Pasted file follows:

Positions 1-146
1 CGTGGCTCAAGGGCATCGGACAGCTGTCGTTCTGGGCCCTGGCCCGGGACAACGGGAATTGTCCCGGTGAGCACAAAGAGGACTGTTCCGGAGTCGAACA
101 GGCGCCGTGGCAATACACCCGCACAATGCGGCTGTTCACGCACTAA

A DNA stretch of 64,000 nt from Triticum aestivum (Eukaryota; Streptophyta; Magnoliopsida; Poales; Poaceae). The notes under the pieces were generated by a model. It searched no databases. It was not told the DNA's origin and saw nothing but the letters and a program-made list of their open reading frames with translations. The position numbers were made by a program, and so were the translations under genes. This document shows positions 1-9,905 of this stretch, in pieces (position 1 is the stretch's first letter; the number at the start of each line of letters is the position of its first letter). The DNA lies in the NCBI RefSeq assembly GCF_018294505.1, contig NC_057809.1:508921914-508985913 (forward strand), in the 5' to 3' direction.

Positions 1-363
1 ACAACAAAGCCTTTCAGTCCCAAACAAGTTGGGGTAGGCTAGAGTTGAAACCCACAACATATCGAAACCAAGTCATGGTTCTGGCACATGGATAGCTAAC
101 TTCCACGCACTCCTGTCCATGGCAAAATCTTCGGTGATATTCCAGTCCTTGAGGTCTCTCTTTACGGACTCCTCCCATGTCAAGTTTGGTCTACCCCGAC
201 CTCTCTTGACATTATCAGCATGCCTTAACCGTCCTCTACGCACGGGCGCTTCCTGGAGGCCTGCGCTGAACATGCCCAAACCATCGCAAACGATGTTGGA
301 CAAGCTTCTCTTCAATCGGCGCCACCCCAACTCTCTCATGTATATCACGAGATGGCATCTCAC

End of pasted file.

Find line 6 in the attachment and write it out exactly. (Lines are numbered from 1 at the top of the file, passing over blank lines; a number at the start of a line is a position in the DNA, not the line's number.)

1 ACAACAAAGCCTTTCAGTCCCAAACAAGTTGGGGTAGGCTAGAGTTGAAACCCACAACATATCGAAACCAAGTCATGGTTCTGGCACATGGATAGCTAAC